In a tent lit up in red and blue, the excitement in the air was palpable as hundreds gathered for a beloved tradition: the Lloyd Center’s annual Clambake.
The Lloyd Center’s “Clambake XXXIII: Celebrating Science and Education!” fundraising dinner was held on July 13 by the sea at the DCR Demarest Lloyd State Park in Dartmouth.
The Center sold over 400 tickets to the event, which was chaired for the first time by Nina Weeks, who chose the “Back to Basics” theme. The menu included Rhode Island little neck clams, Spinney Creek Maine soft shelled steamed clams, barbecued chicken, and Rhode Island lobster.
“Back in the day, the clambake used to be at picnic tables,” said Weeks. “It was down and dirty.”
Although the current incarnation of the clambake is far from gritty, it retains a community spirit and is known to its attendees as the beginning of the summer social season in Dartmouth.
“It’s sort of like, ta-da! The summer is open,” said Myrna Hall, the Chair of the Board. “You see everyone who’s been away, and many new people.”
The event also, of course, raises money for the Lloyd Center. The funding mostly goes to support the Center’s many educational programs for school children, both hosted on site and in schools across the region.
The programs cover subject matter like watersheds and water pollution, whale, flounder, and horseshoe crab anatomy, and the fauna that inhabit the estuary. The Center served 13,000 students in 50 schools in Massachusetts and Rhode Island last year, in addition to welcoming over 25,000 visitors to the property.
The Lloyd Center is also in the process of building a new welcome center, although construction is currently on hold for the summer as most of the work is being done by students from the Greater New Bedford Regional Vocational Technical High School.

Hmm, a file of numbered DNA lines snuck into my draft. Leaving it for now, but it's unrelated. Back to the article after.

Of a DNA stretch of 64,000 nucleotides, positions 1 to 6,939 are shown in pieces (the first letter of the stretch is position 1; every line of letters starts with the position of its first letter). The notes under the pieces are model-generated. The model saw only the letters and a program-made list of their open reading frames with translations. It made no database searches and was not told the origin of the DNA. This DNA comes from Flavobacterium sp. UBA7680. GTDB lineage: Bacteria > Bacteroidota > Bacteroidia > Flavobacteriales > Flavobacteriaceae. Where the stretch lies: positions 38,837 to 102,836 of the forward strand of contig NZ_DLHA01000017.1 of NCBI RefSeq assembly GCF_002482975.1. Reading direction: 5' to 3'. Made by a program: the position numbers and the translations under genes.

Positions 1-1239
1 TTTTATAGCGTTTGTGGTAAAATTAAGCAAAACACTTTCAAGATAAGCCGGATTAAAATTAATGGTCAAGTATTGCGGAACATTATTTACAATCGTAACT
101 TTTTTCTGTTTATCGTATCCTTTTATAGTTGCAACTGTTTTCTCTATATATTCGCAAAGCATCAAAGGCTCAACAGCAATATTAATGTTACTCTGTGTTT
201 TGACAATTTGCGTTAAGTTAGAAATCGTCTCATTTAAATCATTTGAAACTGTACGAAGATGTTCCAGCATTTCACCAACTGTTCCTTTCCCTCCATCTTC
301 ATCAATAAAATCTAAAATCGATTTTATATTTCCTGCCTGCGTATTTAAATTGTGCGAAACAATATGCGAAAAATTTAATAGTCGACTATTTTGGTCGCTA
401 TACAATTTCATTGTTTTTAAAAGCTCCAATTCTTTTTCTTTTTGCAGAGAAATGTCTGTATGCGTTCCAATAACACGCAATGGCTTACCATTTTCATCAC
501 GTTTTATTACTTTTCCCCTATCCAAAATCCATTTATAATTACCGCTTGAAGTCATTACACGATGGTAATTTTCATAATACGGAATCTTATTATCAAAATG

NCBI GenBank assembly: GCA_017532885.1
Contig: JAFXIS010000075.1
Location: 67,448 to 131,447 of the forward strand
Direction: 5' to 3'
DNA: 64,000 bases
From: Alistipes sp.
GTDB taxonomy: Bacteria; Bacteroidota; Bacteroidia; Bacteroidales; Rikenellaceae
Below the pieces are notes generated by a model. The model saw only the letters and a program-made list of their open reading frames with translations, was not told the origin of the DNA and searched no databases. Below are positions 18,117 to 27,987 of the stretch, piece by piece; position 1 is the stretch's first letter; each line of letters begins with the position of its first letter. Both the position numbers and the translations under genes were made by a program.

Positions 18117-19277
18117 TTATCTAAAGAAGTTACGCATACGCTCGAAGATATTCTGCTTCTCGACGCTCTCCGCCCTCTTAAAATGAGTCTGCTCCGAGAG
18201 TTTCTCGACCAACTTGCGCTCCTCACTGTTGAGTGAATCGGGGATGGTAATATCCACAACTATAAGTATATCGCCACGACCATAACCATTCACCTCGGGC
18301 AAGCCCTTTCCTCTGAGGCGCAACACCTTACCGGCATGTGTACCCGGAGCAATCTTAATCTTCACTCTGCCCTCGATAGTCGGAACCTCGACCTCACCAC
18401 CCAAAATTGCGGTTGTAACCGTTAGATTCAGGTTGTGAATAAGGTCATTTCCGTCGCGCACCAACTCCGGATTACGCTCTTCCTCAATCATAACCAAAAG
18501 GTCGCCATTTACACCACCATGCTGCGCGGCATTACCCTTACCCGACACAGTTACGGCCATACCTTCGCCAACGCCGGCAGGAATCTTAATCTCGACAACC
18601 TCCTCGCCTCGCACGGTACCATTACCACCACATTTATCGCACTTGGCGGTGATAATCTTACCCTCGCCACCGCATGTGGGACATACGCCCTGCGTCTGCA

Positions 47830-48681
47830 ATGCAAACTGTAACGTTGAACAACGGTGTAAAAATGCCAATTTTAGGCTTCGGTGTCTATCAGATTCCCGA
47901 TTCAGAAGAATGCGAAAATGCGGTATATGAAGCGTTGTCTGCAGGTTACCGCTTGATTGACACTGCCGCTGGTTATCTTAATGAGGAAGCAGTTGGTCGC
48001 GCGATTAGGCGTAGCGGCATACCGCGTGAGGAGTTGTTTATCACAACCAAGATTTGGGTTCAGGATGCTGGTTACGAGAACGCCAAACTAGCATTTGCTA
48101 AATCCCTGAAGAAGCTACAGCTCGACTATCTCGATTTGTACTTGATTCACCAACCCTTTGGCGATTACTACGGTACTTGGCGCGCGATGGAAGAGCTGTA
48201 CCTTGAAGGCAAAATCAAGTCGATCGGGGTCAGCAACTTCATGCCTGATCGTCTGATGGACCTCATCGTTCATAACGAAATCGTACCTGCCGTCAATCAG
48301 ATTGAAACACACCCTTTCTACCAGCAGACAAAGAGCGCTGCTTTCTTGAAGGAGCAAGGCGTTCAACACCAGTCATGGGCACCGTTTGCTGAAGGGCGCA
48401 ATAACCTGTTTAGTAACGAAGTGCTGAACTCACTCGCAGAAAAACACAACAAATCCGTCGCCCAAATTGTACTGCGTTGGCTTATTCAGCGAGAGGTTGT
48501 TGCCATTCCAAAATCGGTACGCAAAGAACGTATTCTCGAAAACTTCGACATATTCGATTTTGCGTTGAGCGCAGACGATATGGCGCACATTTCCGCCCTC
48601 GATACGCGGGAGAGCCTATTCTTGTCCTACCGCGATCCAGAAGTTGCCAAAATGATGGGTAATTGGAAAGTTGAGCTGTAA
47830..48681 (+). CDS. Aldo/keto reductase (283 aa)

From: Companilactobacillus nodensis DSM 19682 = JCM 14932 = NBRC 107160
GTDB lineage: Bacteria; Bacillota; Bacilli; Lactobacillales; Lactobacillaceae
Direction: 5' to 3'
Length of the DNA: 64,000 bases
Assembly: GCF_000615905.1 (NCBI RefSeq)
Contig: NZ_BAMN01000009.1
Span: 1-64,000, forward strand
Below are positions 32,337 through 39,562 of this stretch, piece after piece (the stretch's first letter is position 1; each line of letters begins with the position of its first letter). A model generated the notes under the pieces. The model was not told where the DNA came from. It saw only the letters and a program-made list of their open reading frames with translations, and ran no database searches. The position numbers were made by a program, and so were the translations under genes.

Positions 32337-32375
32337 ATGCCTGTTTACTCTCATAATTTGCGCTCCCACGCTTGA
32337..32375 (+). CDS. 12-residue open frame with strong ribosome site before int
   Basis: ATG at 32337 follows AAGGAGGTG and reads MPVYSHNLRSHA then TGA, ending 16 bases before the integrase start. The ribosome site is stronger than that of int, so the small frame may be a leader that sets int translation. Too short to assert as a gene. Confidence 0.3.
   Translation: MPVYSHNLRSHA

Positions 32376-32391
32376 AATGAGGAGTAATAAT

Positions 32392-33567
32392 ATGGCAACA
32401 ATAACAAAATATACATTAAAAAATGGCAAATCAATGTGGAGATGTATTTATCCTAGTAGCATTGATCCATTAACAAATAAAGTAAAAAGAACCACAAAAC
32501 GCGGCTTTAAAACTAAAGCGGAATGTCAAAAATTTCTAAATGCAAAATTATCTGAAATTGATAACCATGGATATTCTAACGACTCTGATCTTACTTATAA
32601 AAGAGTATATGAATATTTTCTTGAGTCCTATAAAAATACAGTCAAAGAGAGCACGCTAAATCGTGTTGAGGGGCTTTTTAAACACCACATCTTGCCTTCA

The Center and its builders are attempting to complete the Living Building Challenge, a stringent set of building regulations to create structures that are environmentally friendly as well as being beautiful. To meet the standards, the building must be net positive in its usage of energy, water, and waste.
Architect Kathryn Duff has been working with the students as they construct the new welcome center, which is all framed and ready for interior work.
“The students are great,” Duff said. “I couldn’t say enough good things about them.”
She explained that part of the Living Building Challenge means that they have a trash-free construction site. The students bring all their food in reusable containers, and weigh all scrap wood, which is composted or chipped to create trail material.
The process is educational and different from most other construction projects and will give the students a wealth of eco-friendly knowledge they will bring with them into the working world after graduation.
The event also featured live music performed by Lucky 13 and over 100 items up for silent auction, including items like a rattan lamp, designer handbags, a Towboat membership, and a women’s handmade silk vest.